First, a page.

They want gameplay loops that last maybe a couple of minutes. If your game's good, they might play the next loop straight away, or they might come back later. But either way, you've got to keep your core game loop a lot tighter than something like Fallout 3.

But the beauty of that whole small budget thing again is you don't need as many people to buy your game as you do on a home console, or a handheld. Maybe 1,000 sales is all it will take you to earn a living for that month's work, so you can afford to make the more experimental stuff and take that risk.

Only having 1,000 people liking your turn-based strategy game isn't going to put people out of jobs.

There's still a belief that console publishers are wary about the mobile market. Is there some truth in this, or could you see Rockstar making a big move on the smartphone market in the future?

I can definitely see big publishers getting more involved in smartphones – it's happening already with EA setting up studios for this. I think if they're wary of it, it's because it's still a different way of working and thinking.

 

They're used to making stuff that has these amazing, ground breaking, production values. But that costs, and so they have to sell more.

And some appear to be thinking of that in terms of "How many copies do we have to sell at this fixed price?"

On mobile in particular it seems to me it's more about selling people your game cheap, and then finding out how you can keep the people who really love it giving you little bits of money so they can enjoy it even more.

You say you're to offer freelance design consultancy as part of your business. What do you think an outside opinion can bring to a game?

Mostly just a fresh pair of eyes. It's not uncommon to play a AAA game and to spot all these little things that aren't right and don't fit the level of polish players expect in return for their £40.

Things like tutorials telling you to press a button when you're not in the right place, or the camera fighting against where you're trying to move it.

That's the kind of stuff that people who've played the game a couple of times will never spot, because they know what they're meant to be doing, so they're already in place and doing it.

And I know that a lot of gamers hate this stuff – being led through a game by the hand. It's not really about that, you can make a game that's about being lost or confused. That's cool. But if that's not a theme in your game, people really shouldn't be wondering how they reload their gun, or where the point is they're supposed to be attacking.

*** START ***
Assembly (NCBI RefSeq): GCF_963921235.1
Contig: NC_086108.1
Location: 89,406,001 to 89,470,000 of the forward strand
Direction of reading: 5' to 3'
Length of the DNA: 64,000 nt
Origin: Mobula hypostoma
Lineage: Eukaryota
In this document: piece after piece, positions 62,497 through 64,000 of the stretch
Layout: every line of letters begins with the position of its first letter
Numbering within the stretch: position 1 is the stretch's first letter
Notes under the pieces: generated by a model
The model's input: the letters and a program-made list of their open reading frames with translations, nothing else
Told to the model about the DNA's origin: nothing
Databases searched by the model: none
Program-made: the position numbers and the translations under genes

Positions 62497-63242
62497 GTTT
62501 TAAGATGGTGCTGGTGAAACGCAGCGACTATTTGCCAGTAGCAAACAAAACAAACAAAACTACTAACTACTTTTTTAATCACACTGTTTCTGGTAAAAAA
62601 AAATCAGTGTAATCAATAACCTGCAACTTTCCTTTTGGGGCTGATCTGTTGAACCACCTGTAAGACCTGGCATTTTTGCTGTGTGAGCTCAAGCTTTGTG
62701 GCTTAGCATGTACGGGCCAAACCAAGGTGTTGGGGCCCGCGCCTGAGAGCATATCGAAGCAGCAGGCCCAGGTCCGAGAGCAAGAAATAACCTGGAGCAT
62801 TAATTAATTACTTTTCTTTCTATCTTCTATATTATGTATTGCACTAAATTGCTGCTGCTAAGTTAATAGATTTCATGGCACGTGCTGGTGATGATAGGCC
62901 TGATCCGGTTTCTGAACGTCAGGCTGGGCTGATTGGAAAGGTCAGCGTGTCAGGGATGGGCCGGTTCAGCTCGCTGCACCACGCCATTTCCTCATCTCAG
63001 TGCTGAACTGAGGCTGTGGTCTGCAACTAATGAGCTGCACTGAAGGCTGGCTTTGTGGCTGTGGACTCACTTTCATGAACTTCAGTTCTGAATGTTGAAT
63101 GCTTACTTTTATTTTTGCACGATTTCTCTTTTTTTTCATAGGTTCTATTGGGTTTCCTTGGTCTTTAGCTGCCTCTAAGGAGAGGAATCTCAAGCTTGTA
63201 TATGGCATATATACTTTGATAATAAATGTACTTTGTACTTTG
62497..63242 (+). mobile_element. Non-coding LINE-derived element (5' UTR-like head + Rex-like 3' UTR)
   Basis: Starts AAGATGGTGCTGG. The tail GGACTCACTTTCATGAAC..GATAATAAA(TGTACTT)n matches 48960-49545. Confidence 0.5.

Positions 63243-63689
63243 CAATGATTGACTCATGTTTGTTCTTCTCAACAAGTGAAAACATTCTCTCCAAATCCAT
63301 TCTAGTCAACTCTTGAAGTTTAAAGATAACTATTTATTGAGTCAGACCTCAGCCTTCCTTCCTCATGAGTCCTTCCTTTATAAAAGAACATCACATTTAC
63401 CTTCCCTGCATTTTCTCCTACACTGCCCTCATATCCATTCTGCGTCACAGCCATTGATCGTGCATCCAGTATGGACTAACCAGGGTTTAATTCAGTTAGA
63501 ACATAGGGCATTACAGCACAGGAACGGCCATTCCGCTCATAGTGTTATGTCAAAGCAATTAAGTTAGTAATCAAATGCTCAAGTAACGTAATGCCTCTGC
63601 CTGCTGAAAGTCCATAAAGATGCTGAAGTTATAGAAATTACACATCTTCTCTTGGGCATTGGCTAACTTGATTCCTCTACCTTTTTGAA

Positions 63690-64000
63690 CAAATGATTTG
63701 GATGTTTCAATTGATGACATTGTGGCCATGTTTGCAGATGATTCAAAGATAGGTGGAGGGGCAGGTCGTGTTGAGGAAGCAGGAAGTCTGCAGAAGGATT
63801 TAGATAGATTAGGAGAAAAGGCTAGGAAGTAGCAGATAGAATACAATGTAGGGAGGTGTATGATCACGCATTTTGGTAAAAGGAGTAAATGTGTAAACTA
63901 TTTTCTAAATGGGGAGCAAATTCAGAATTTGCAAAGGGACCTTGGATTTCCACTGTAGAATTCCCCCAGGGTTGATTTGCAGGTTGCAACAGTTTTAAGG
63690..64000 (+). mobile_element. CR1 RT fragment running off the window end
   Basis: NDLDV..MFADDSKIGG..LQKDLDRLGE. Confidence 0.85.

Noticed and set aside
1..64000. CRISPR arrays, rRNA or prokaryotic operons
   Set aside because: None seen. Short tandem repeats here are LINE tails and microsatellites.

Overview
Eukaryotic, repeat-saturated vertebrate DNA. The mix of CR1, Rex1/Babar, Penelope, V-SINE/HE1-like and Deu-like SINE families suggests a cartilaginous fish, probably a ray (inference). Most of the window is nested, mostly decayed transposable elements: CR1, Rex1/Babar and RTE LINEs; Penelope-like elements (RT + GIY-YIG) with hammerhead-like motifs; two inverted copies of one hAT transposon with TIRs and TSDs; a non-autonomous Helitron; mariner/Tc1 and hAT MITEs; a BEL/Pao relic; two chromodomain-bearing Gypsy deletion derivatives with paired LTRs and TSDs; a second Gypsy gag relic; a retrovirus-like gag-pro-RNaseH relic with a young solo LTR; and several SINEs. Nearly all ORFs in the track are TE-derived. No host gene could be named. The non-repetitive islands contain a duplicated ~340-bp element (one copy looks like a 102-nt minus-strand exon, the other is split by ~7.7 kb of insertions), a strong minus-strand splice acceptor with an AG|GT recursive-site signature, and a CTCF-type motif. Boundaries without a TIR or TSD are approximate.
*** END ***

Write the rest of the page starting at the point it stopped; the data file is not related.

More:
What mobile formats do you see Mainly About Games supporting in the long run?

It's difficult to say, it really depends on what happens with the digital download systems for the 3DS and PS Vita. Historically the 'proper' console guys haven't been hugely keen on working with places below a certain size either.

Do you see Mainly About Games branching out to other platforms, such as consoles or PC, as you grow?

I can definitely see PC and Mac in the future, there are the digital stores firmly in place and already they have games similar to the kind of thing I could see being a 'big' title for us - I'm thinking something like VVVVVV here, which I have a huge amount of love and respect for.

Consoles, not so much. Xbox Live Arcade might be tempting - the Indie Games channel seems a bit too hard to make money on, from everything I've read. Do people still make PlayStation Minis?

But with all that stuff you're talking about having to buy development kits, and pay for certification, and before you know it you're not looking at breaking even on your oddball RTS game any more.
Thanks to Anthony for his time.

You can find out more about Mainly About Games on the studio's website.

With a fine eye for detail, Keith Andrew is fuelled by strong coffee, Kylie Minogue and the shapely curve of a san serif font.